Pumping Iron – But Not in the gym: The Critical Roles of Transferrin in Cell Culture Media
Since the early days of cell culture, scientists have typically relied on serum supplementation in their cell culture media, most often in the form of whole bovine or human-derived serum or isolated components/fractions thereof. This ill-defined mixture of proteins, small molecules, and other factors has served as a physiological crutch compensating for our limited understanding of the complex ingredient interactions required for in vitro propagation of mammalian cells. As cell culture-based therapeutics have transitioned from bench research to clinical trials at bed side, they have established the desperate need for a great “cell cultural enlightenment” – and our days of blissful ignorance must come to an end.
Driven by many factors, but in part due to the inconsistent nature of blood derived products, and more so due to safety concerns (e.g. BSE transmission from bovine blood products or Hepatitis/HIV risk from human derived products), there has been a great push toward understanding the delicate art that is cell culture media design, and in doing so, eliminating all serum-derived components in the hope of maximizing performance, reliability, and safety. In this series of blogs we will be highlighting the roles and functions of various ingredients and supplements used in lieu of serum in typical cell culture medias with the hopes of shedding some light into this often overlooked, but ever important topic. For this first blog, we will be discussing the roles and functions of transferrin and its importance in maintaining the cell’s iron homeostasis.
A quick survey of researchers to name the first iron binding protein that comes to mind almost assuredly will result in hemoglobin being chosen – possibly accompanied by flashbacks of general biochemistry and all-nighters studying allosteric oxygen binding. Although it may not get the same attention as hemoglobin, transferrin is just as important, and the functions of this protein in cell culture will be detailed below.
So, what does transferrin actually do? This bi-lobed protein’s primary function is the delivery of iron to cells in situ and in vitro. Although almost all life on earth requires iron to function, its uptake and delivery must be highly regulated. Too little iron can have negative effects on the cell’s ability to survive and proliferate, while too much iron can result in oxidative damage due to the generation of superoxide and free radical species. Transferrin is nature’s solution to balancing iron uptake. Free transferrin in an organism’s blood serum or in media may exist in one of four forms, diferric holo-transferrin, mono-ferric N or mono-ferric C lobed transferrin, and apo-transferrin that has no iron bound. Holo-transferrin has the highest affinity to the cell-surface transferrin receptor (TFR), followed by the mono-ferric forms, with apo-transferrin having the lowest affinity. Upon binding one or two Fe3+ atoms in the serum, transferrin then binds to TFR, and the TFR-transferrin complex is then endocytosed via the clathrin coated pit pathway. Protons are then pumped into the endosome, and the subsequent drop in pH results in release of iron from transferrin. The transferrin-TFR complex is then shuttled back to the cytoplasm, and transferrin is released from the receptor where it can scavenge two more iron atoms from the media or blood. Figure 1 illustrates this cycle in cartoon form.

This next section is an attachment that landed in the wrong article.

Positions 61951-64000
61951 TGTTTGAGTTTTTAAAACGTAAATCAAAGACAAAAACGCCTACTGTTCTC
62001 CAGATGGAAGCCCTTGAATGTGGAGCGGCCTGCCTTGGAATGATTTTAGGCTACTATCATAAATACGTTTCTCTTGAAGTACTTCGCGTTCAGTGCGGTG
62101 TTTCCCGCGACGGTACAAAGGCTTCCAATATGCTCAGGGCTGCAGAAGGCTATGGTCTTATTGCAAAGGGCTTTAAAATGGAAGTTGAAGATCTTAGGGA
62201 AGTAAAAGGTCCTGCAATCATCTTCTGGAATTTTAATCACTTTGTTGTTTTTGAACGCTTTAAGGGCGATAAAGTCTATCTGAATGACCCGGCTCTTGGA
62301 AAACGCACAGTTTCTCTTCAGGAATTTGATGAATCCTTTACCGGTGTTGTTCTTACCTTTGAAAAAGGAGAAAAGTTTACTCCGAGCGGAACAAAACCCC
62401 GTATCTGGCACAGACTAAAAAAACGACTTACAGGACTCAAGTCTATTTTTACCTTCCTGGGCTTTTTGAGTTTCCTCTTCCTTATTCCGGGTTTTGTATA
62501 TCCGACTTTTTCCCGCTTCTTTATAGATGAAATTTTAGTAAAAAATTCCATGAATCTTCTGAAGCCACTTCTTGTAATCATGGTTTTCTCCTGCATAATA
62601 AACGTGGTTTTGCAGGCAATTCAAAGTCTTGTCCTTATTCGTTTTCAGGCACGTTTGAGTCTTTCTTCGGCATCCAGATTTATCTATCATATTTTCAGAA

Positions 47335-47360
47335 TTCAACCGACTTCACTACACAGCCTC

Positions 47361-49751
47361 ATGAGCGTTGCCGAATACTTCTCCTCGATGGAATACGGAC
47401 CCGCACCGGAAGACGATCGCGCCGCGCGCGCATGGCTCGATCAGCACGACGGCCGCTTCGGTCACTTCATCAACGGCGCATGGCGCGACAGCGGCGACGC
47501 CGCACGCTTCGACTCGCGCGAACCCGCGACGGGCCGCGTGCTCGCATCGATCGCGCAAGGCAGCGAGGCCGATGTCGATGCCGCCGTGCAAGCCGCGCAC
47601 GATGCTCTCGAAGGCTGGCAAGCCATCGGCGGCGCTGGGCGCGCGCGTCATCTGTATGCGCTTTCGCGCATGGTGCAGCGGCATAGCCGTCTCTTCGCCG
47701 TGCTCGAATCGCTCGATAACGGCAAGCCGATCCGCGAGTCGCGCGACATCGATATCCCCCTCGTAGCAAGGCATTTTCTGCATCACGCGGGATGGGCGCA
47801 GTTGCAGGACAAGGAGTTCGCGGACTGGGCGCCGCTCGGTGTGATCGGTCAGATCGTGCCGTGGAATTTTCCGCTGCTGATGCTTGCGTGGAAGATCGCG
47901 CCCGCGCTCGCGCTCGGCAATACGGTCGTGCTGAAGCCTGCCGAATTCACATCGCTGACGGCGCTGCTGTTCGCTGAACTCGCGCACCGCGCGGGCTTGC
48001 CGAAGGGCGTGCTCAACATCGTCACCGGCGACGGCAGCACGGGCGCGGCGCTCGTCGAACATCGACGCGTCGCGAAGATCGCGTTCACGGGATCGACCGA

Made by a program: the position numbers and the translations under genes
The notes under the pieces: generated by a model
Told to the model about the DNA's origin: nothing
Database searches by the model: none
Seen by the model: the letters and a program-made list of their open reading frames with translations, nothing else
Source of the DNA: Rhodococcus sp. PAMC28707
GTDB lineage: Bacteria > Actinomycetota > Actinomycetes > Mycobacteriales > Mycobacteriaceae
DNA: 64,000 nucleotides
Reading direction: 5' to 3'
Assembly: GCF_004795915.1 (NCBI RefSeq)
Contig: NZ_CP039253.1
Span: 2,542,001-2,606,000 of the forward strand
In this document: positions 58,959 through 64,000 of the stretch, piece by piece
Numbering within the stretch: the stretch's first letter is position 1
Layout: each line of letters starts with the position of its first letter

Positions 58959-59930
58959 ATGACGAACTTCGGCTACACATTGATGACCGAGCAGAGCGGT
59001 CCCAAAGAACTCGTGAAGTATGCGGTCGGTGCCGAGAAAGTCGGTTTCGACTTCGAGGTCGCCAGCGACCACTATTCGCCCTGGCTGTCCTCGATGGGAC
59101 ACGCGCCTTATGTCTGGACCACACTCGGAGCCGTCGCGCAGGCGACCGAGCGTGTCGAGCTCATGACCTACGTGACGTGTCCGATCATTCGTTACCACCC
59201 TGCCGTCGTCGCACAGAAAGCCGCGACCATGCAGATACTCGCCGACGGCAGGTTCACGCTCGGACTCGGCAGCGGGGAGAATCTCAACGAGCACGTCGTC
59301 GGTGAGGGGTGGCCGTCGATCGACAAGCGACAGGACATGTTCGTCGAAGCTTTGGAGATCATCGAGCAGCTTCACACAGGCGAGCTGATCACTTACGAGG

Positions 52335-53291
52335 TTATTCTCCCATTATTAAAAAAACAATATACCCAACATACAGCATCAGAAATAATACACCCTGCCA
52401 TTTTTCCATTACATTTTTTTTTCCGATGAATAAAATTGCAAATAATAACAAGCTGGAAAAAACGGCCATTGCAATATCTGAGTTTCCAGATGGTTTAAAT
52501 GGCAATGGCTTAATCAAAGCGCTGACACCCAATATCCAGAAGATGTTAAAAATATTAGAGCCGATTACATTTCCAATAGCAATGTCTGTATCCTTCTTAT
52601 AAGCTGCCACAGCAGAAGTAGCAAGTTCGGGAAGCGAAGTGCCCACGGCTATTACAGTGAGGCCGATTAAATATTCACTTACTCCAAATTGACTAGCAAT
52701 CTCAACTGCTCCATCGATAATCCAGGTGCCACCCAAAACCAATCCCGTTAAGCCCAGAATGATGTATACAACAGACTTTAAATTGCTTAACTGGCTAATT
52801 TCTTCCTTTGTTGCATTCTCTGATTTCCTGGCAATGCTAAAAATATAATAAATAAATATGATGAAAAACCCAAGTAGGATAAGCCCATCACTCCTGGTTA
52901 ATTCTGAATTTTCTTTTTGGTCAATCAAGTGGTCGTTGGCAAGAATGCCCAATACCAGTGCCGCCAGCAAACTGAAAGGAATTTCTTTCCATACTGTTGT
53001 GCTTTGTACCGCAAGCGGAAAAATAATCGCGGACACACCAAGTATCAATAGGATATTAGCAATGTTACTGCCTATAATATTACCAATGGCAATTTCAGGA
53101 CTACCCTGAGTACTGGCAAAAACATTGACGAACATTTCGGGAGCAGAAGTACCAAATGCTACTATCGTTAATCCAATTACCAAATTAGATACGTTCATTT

So now we understand the importance of transferrin in cell culture media, but are there any alternatives to this iron delivering protein? Various iron compounds and chelating agents have been investigated for this purpose, however none of these have been able to match the efficacy of transferrin. The complex chemistry of iron in the cell and media necessitate extreme control of its concentration and delivery, and getting the proper balance has proven to be an extremely challenging task. Due to this, supplementing serum free and animal component free media with recombinant transferrin is the best practice for ensuring maximal cell viability and proliferation. InVitria’s animal component free transferrin, Optiferrin, is an excellent option when looking to make the transition to serum free media. Made in the USA, this product is high purity, is regulatory friendly, and will undoubtedly meet and exceed all of your research team’s needs and expectations. Importantly, Optiferrin demonstrates excellent biological activity in numerous cell types. This is demonstrated for MSC and murine hybridoma cells in Figure 2. Please visit our website to learn more about Optiferrin, and how we can help you meet your animal component free cell culture needs.
Please visit InVitria’s website at www.invitria.com to learn more about Optiferrin